Like the Science Shift Simulator, this is a game that emerged as a subset of the aDetector project. The player has to save events that match the criteria given, just like a trigger does in real life. The results are then combined across all the players in a given team to determine the final score. The scores can be combined across experiments to make a “discovery”. This is still in development, which will continue over the net week and months.
This is another cooperative multiplayer game aimed at showing the public (especially high school pupils) how particle physics research actually takes place. Any number of players can take part and they are split into “Team ATLAS” and “Team CMS”. The score of each team is determined by the performance of the players on each “shift” they take at the trigger, and the final scores are combined for the discovery of the Higgs boson. There is also a “spy” mode where people can see the events as they are submitted.
Challenge: This project needs an attractive, fast, and realistic detector model.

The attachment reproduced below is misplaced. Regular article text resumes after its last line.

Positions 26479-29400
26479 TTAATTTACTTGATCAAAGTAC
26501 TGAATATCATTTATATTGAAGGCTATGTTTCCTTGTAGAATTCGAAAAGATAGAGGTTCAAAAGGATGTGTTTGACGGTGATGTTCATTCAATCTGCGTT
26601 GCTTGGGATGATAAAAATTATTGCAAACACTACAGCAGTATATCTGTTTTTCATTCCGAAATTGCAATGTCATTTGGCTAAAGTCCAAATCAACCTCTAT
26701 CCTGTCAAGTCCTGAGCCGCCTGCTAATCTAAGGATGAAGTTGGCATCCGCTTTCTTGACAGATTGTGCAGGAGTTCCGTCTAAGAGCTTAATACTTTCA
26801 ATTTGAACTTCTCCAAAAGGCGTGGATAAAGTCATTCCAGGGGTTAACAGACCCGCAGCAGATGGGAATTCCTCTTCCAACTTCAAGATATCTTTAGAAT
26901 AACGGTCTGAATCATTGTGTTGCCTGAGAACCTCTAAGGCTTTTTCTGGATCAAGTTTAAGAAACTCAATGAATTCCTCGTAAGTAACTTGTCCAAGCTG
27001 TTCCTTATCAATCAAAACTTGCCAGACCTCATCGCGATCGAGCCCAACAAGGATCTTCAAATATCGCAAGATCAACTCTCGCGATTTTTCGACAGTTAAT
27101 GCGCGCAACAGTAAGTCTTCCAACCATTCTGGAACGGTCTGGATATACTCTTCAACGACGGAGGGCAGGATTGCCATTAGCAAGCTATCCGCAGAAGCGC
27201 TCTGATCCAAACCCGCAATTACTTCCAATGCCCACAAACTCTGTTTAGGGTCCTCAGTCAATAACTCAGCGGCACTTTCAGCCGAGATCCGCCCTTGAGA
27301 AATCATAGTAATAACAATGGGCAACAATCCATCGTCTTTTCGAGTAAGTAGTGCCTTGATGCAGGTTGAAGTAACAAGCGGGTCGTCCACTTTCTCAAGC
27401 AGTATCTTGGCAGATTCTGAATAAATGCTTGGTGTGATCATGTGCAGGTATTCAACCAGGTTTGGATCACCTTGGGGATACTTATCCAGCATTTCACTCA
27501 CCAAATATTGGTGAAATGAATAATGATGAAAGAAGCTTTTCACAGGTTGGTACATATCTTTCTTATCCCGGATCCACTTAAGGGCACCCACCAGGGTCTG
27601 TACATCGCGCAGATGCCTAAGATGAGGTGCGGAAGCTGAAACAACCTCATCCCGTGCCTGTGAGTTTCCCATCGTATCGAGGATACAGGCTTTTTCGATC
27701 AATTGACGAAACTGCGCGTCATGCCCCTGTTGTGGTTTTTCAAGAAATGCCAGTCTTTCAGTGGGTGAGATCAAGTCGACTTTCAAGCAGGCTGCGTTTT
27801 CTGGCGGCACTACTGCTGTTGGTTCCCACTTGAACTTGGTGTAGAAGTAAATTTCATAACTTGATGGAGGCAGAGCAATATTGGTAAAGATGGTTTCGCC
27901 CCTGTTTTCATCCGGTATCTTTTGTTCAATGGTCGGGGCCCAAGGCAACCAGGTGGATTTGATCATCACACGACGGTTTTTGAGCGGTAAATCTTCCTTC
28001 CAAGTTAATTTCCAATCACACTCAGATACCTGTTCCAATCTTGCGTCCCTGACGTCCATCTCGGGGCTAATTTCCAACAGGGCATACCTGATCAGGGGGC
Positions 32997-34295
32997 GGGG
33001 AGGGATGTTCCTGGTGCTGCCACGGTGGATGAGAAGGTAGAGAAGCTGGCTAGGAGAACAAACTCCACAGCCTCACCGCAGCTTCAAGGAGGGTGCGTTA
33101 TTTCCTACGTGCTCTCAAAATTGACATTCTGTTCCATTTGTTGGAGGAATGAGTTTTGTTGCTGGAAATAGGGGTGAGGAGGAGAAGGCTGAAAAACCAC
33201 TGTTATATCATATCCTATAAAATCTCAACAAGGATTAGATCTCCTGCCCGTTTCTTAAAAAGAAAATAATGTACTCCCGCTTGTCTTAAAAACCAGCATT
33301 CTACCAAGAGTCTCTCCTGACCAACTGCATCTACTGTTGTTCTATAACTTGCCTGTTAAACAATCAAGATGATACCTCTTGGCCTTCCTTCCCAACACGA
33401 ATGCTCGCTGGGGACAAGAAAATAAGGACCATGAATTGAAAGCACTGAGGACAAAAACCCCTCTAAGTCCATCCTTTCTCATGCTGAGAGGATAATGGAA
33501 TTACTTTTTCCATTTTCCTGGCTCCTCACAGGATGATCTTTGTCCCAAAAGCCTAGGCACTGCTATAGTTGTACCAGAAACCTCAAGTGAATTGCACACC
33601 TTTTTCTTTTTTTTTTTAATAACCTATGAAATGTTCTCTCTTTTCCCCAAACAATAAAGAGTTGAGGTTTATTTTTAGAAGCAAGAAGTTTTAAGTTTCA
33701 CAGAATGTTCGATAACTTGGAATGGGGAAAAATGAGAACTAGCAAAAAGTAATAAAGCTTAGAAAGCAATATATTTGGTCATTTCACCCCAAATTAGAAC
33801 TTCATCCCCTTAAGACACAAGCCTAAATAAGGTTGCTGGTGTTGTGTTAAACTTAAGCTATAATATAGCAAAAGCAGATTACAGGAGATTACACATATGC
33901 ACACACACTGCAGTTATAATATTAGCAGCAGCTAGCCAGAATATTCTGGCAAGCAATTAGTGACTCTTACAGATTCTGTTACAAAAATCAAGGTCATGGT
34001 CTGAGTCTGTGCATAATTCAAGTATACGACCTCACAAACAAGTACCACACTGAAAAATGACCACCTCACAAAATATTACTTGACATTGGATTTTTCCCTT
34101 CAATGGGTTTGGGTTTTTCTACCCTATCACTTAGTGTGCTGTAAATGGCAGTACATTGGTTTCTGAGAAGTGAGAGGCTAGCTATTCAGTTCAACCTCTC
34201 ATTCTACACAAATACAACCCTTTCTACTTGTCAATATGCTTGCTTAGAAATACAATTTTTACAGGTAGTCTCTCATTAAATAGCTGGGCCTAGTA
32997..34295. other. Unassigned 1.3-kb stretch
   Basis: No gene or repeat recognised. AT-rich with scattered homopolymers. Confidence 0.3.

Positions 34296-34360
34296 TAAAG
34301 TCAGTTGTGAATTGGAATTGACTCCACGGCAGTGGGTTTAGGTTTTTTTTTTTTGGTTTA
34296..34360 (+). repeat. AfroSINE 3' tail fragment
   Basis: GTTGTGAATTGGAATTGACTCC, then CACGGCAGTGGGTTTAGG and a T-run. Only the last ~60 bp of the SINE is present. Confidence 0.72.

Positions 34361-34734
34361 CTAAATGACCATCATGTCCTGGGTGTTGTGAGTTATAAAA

Solution: Having already developed a decent detector model for the aDetector project, I simply used a two dimensional version for this project. I then split the detector finely in \(\eta\) and \(\phi\) to make interactions between the particles and detector easier. The aesthetics went through a few iterations before settling on the final design. However further optimisations and aesthetic changes are anticipated as development continues. (Resolved, to be revisited.)
Challenge: This game puts a bit of a strain on my server.
Solution: My web space uses a shared server, so sometimes many HTTP requests from the same client looks like a Denial Of Service (DOS) attack, resulting in a throttling of the requests. There are two main strategies to overcome this. The first option is to bundle up several requests into one request, reducing the total number of requests, and the load on the server. This solution has not been implemented yet. The second option is to change the server settings. I do not have access to these, but as development continues I intend to move to a different server that can handle so many very small requests. (To be revisited.)
Challenge: This game needs cross platform and cross device support.
Solution: This game was initially intended to be played with an iPad, but I did not have an iPad for testing. On the day of the release of the game I had to tweak the settings so the response times were slower with respect to mouse events to make it easier to play on a tablet device. These settings are trivially changed to allow multiple device support. (Resolved.)